If you saw the New York Times' recent profile on Dwarf Fortress' creators, and want to try out the super complex game but don't know where to start, Press X or Die has a useful guide for easing you into the notoriously unapproachable city-building sim.

The site starts off by explaining why playing Dwarf Fortress is worth the hours you'll invest trying to just understand all the ASCII that fills your screen:

"Dwarf Fortress is a great storytelling game, comparable to EVE. It’s a game with so many variables, interactions and possibilities that almost anything can happen. Nothing is scripted. And this is why I like it. No playthrough will be the same. So you played your average game and you got the good ending? So did half the people who played.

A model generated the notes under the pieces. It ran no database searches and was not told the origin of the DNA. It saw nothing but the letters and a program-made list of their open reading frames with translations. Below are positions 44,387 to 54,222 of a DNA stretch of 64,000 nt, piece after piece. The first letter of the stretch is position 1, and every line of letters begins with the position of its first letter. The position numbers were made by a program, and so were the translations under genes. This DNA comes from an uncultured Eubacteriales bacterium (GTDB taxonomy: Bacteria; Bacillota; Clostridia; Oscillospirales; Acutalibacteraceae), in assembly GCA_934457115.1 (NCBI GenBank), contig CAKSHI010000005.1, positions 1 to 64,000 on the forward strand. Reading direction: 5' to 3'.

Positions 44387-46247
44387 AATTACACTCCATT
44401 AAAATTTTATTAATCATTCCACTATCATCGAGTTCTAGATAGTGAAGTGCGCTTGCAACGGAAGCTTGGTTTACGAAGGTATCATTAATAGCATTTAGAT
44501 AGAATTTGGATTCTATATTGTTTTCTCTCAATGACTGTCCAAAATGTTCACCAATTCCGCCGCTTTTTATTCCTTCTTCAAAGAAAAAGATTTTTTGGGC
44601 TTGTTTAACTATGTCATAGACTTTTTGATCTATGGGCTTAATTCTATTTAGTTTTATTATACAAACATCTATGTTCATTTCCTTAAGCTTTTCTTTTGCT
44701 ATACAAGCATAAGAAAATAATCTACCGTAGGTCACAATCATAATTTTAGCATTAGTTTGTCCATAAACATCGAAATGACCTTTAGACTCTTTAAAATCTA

In Dwarf Fortress, your cook held off a goblin hoard using a silver axe adorned with shells depicting the founding of your fort while he’s missing half his arm? Yeah that’s probably only going to happen for you. It’s a game that lets your imagination run wild. Something that may have gotten rusty lately with all these newfangled “photo-realistic” games."


It goes on to offer links to tilesets for those of you put off by ASCII graphics, and to invaluable resources that will help you get started once you've downloaded the free game. Don't forget to also refer to the Dwarf Fortress Wiki "Quickstart Guide" and "Adventure Mode Quick Start".

[Via Deanbmmv]